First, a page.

After years of neglect and a “culture of no,” Mayor Bill de Blasio announced a series of reforms Thursday aimed at helping fix the problems that have plagued Rikers Island for decades.
De Blasio said “in the past, so many inmates ended their time at Rikers more broken than when they came in,” and said this was “an unfair dynamic that served no one.”
Mental health treatment and anti-violence programs will receive additional funding the Mayor said, without specifying the amount. He said 40 percent of Rikers inmates have mental health issues, and they account for more than half of violent incidents at the jail.
“In 40 years of corrections I never thought I’d be running a mental health hospital,” Department of Correction Commissioner Joseph Ponte said at a City Hall press conference with de Blasio.
Ponte said he is working closely with the city’s health department to develop what could be a “national model for mental health treatment in custody.”
Inmates responsible for the most serious violent acts will be put in a supervised housing unit, de Blasio said, and punitive segregation will be reduced from 90 days to 30 days per infraction. There are 13 adolescents in punitive segregation today, Ponte said, with the number expected to be zero by year’s end.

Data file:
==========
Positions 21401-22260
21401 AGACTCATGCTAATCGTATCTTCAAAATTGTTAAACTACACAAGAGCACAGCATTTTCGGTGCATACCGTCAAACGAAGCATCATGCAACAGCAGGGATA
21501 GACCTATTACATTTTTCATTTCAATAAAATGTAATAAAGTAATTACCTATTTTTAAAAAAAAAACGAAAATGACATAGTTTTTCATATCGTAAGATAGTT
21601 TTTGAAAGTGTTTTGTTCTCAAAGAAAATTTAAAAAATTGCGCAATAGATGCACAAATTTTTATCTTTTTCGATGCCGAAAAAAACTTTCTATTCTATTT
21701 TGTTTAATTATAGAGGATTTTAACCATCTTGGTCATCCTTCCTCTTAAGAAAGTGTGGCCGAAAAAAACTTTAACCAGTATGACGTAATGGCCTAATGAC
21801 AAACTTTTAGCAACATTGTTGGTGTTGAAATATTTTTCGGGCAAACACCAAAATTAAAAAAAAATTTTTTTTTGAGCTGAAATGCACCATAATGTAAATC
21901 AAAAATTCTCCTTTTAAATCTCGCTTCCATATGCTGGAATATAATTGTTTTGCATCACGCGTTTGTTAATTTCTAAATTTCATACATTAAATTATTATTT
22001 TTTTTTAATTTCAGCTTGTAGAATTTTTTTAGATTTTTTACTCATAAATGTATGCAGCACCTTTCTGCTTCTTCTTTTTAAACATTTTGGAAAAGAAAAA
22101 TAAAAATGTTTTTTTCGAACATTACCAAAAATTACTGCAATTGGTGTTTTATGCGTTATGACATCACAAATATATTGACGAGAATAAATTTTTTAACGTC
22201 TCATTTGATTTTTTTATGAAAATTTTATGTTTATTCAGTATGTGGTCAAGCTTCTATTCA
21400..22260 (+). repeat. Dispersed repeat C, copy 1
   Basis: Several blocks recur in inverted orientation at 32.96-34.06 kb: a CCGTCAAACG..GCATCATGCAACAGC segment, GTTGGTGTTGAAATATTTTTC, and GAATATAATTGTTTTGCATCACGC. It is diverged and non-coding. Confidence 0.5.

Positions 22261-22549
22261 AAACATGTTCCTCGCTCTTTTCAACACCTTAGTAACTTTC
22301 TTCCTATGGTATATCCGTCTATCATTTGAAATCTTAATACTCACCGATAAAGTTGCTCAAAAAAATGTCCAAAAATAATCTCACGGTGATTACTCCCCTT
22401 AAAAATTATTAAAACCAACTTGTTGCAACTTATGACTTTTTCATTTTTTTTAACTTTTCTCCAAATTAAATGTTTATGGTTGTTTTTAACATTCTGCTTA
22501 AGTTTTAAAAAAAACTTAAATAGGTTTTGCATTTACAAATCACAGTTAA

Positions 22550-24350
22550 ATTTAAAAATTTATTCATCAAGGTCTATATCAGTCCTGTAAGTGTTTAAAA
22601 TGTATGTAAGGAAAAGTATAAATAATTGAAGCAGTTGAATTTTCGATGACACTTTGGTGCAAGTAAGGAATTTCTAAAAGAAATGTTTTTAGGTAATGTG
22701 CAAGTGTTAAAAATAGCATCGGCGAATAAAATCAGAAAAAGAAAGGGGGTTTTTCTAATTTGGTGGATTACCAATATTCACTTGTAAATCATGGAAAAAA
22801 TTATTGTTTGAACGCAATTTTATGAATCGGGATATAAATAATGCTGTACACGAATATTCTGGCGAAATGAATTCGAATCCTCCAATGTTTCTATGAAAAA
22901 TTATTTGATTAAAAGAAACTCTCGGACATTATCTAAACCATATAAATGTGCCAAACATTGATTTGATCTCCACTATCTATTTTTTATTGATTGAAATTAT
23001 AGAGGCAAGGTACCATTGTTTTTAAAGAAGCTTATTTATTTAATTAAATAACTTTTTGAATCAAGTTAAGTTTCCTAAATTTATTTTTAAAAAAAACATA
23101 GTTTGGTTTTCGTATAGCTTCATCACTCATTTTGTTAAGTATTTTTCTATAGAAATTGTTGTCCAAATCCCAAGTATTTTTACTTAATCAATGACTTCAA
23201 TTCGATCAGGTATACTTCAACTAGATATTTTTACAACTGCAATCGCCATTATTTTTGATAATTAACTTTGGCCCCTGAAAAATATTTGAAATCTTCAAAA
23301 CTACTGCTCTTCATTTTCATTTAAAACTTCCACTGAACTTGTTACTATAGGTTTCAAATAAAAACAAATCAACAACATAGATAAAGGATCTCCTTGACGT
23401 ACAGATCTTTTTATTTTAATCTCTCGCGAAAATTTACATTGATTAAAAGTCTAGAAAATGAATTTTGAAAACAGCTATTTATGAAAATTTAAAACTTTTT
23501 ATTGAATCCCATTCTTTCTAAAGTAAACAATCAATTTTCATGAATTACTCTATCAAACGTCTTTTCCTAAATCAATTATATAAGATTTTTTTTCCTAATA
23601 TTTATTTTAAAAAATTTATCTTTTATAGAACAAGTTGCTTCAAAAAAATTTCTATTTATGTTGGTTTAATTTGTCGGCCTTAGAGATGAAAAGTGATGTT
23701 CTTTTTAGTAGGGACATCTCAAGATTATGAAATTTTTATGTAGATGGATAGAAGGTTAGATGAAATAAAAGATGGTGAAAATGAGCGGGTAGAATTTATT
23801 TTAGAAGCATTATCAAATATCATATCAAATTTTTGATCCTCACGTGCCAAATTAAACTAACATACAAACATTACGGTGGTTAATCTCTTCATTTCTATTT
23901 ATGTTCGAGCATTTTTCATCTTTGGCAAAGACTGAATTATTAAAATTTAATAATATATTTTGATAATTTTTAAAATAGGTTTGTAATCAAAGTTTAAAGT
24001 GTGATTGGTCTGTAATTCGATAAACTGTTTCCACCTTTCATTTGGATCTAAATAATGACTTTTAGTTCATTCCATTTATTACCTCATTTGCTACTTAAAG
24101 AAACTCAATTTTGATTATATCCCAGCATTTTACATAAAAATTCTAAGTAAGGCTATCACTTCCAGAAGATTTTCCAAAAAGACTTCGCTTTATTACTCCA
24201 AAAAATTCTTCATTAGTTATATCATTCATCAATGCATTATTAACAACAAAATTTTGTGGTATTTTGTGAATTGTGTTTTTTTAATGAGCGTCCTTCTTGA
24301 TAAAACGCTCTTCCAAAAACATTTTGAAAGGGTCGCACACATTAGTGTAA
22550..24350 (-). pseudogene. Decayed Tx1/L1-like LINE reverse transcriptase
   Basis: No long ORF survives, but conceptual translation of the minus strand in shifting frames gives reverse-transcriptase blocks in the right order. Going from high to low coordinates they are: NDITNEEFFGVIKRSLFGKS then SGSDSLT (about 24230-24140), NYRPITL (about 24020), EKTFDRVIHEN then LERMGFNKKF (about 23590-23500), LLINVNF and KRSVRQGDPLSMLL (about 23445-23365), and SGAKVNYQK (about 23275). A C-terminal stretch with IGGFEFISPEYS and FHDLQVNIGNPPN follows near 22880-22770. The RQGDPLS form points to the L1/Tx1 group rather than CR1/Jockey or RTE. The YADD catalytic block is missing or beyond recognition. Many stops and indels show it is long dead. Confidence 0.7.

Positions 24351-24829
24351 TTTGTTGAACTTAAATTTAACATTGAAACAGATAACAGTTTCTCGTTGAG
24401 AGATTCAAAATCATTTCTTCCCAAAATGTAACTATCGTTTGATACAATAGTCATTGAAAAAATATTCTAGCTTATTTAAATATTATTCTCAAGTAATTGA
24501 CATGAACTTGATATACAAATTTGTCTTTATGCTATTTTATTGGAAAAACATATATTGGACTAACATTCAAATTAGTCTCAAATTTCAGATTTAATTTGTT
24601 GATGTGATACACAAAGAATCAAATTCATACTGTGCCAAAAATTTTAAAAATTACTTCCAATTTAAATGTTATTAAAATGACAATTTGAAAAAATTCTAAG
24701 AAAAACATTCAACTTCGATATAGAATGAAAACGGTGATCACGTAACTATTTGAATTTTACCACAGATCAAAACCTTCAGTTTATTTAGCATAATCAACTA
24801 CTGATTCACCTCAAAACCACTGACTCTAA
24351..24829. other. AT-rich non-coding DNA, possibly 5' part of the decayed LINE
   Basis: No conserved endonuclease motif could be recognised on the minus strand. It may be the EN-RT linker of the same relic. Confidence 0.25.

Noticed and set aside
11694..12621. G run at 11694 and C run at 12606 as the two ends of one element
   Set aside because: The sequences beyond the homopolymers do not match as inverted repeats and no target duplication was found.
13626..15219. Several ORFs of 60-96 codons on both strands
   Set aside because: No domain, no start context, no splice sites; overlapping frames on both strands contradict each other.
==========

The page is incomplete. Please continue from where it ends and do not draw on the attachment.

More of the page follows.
Rikers will install 7,800 new surveillance cameras, and create separate housing for transgender inmates.
“This is an institution that deeply needs a culture change,” de Blasio said. He called Rikers a “dehumanizing environment” for the people who work there and who are held there.
Correction Officers Benevolent Association President Norman Seabrook said de Blasio is the only mayor in the past 12 years to look out for Rikers’ corrections officers.
Seabrook said city corrections officers need more training handle inmates with psychiatric problems, not just how to react to “outbursts of violence” and suicides.
Jeffrey Smith, who teaches urban policy at the Milano School for International Affairs at The New School, said the mayor’s plan sounded like “fine first steps.” He warned that the “systematic dehumanization” of prisoners can’t be solved simply by reducing staff ratios and isolating people with the most violent tendencies.
“This is a culture where headshots are frequent. When a 16 year old kid mouths off to a corrections officer, that’s absurd,” Smith said. “I was locked up, you mouth off at the guards, it’s what you do … the nature of the beast.”